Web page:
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Atmospheric Measurement Techniques An interactive open-access journal of the European Geosciences Union
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Volume 9, issue 5
Atmos. Meas. Tech., 9, 2119–2134, 2016
https://doi.org/10.5194/amt-9-2119-2016
© Author(s) 2016. This work is distributed under
the Creative Commons Attribution 3.0 License.
Atmos. Meas. Tech., 9, 2119–2134, 2016
https://doi.org/10.5194/amt-9-2119-2016
© Author(s) 2016. This work is distributed under
the Creative Commons Attribution 3.0 License.

Research article 13 May 2016

Research article | 13 May 2016

Algorithm update of the GOSAT/TANSO-FTS thermal infrared CO2 product (version 1) and validation of the UTLS CO2 data using CONTRAIL measurements

Naoko Saitoh1, Shuhei Kimoto1, Ryo Sugimura1, Ryoichi Imasu2, Shuji Kawakami3, Kei Shiomi3, Akihiko Kuze3, Toshinobu Machida4, Yousuke Sawa5, and Hidekazu Matsueda5 Naoko Saitoh et al.
  • 1Center for Environmental Remote Sensing, Chiba University, Chiba, Japan
  • 2Atmosphere and Ocean Research Institute, University of Tokyo, Kashiwa, Japan
  • 3Japan Aerospace Exploration Agency, Tsukuba, Japan
  • 4National Institute for Environmental Studies, Tsukuba, Japan
  • 5Meteorological Research Institute, Tsukuba, Japan

Abstract. The Thermal and Near Infrared Sensor for Carbon Observation (TANSO)–Fourier Transform Spectrometer (FTS) on board the Greenhouse Gases Observing Satellite (GOSAT) has been observing carbon dioxide (CO2) concentrations in several atmospheric layers in the thermal infrared (TIR) band since its launch. This study compared TANSO-FTS TIR version 1 (V1) CO2 data and CO2 data obtained in the Comprehensive Observation Network for TRace gases by AIrLiner (CONTRAIL) project in the upper troposphere and lower stratosphere (UTLS), where the TIR band of TANSO-FTS is most sensitive to CO2 concentrations, to validate the quality of the TIR V1 UTLS CO2 data from 287 to 162 hPa. We first evaluated the impact of considering TIR CO2 averaging kernel functions on CO2 concentrations using CO2 profile data obtained by the CONTRAIL Continuous CO2 Measuring Equipment (CME), and found that the impact at around the CME level flight altitudes (∼ 11 km) was on average less than 0.5 ppm at low latitudes and less than 1 ppm at middle and high latitudes. From a comparison made during flights between Tokyo and Sydney, the averages of the TIR upper-atmospheric CO2 data were within 0.1 % of the averages of the CONTRAIL CME CO2 data with and without TIR CO2 averaging kernels for all seasons in the Southern Hemisphere. The results of comparisons for all of the eight airline routes showed that the agreements of TIR and CME CO2 data were worse in spring and summer than in fall and winter in the Northern Hemisphere in the upper troposphere. While the differences between TIR and CME CO2 data were on average within 1 ppm in fall and winter, TIR CO2 data had a negative bias up to 2.4 ppm against CME CO2 data with TIR CO2 averaging kernels at the northern low and middle latitudes in spring and summer. The negative bias at the northern middle latitudes resulted in the maximum of TIR CO2 concentrations being lower than that of CME CO2 concentrations, which led to an underestimate of the amplitude of CO2 seasonal variation.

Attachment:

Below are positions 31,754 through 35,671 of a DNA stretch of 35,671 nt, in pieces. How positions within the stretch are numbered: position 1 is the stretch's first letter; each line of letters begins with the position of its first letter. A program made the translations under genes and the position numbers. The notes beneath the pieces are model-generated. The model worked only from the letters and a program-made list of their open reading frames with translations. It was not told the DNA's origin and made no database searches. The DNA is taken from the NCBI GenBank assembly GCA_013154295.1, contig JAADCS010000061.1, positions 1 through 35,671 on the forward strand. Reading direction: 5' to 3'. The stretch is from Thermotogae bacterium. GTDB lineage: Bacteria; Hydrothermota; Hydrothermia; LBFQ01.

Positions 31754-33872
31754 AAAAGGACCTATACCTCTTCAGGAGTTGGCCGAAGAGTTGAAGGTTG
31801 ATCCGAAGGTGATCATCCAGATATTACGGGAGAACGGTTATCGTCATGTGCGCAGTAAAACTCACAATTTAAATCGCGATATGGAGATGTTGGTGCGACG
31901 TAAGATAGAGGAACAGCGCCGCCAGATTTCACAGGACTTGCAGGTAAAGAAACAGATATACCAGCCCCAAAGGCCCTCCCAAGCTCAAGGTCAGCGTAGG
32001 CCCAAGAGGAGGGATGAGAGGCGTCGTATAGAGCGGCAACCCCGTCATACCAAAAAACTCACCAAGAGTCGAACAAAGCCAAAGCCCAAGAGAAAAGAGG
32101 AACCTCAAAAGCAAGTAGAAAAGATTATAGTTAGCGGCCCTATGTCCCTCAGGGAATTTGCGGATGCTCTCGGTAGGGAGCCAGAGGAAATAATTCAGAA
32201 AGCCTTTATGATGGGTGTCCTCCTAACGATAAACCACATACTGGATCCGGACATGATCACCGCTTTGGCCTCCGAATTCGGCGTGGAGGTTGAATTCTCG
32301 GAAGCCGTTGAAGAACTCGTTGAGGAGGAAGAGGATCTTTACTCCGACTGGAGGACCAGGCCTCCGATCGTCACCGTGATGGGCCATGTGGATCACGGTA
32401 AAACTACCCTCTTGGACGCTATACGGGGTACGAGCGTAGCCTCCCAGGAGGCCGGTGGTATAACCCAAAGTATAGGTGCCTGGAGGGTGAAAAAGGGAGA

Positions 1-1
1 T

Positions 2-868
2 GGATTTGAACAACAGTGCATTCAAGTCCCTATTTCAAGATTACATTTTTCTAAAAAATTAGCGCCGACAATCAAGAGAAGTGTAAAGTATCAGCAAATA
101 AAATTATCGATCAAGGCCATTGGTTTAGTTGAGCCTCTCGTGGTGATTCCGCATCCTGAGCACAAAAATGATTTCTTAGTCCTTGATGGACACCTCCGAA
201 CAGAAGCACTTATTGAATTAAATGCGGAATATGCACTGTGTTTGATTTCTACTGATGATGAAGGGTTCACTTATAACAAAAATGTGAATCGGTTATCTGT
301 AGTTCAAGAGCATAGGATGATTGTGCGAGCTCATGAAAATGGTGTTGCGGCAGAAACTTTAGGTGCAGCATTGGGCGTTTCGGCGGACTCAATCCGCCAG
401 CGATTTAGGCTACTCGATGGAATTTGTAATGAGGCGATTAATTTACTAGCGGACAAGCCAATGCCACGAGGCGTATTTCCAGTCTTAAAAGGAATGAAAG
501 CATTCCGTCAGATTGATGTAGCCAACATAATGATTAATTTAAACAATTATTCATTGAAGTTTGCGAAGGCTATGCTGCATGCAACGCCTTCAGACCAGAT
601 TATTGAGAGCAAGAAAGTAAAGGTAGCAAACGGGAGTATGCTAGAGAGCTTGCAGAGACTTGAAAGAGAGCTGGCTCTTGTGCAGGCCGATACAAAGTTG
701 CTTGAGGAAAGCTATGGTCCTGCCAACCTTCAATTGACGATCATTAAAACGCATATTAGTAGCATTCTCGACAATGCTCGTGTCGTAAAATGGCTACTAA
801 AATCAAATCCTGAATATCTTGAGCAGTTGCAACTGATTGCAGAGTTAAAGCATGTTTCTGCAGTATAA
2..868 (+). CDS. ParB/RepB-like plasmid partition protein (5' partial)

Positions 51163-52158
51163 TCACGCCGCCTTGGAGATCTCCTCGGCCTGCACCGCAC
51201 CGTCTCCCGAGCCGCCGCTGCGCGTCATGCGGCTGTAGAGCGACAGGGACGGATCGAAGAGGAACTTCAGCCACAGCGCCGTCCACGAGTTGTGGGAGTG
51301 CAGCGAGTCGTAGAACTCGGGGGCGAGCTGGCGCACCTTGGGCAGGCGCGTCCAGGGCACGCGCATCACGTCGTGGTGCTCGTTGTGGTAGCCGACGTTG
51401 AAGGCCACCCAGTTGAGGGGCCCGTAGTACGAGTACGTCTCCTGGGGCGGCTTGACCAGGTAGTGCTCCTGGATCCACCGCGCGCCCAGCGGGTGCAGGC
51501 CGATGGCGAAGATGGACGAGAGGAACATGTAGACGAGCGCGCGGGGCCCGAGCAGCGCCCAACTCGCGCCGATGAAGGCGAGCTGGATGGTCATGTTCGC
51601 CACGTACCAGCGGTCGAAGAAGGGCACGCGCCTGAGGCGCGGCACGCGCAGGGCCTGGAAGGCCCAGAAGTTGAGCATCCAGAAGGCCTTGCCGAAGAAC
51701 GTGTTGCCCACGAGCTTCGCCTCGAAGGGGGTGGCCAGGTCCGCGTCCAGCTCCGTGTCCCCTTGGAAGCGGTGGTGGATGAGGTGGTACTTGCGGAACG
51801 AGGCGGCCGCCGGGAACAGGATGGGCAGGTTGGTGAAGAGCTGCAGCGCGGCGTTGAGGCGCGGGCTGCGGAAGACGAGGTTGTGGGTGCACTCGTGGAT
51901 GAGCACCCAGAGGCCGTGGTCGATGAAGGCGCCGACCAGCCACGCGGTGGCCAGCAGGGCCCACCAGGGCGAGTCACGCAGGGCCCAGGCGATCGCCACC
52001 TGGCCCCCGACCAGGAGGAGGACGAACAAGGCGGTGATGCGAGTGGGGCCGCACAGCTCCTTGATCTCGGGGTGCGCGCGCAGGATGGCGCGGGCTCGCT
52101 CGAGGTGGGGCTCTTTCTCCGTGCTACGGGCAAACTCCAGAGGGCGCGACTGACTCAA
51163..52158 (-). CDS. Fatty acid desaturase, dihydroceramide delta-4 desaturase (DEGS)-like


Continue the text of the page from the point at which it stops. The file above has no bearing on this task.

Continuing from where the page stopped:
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This study compared GOSAT/TANSO-FTS thermal infrared (TIR) V1 and CONTRAIL CME CO2 data in the upper troposphere and lower stratosphere. The TIR CO2 averages agreed with the CME CO2 averages within 0.1 and 0.5 % in the Southern and Northern Hemisphere. At northern low and middle latitudes, their agreements were worse in spring and summer. The negative bias there made the maximum of TIR data being lower than that of CME data, which leads to underestimating the amplitude of CO2 seasonal variation.
This study compared GOSAT/TANSO-FTS thermal infrared (TIR) V1 and CONTRAIL CME CO2 data in the...
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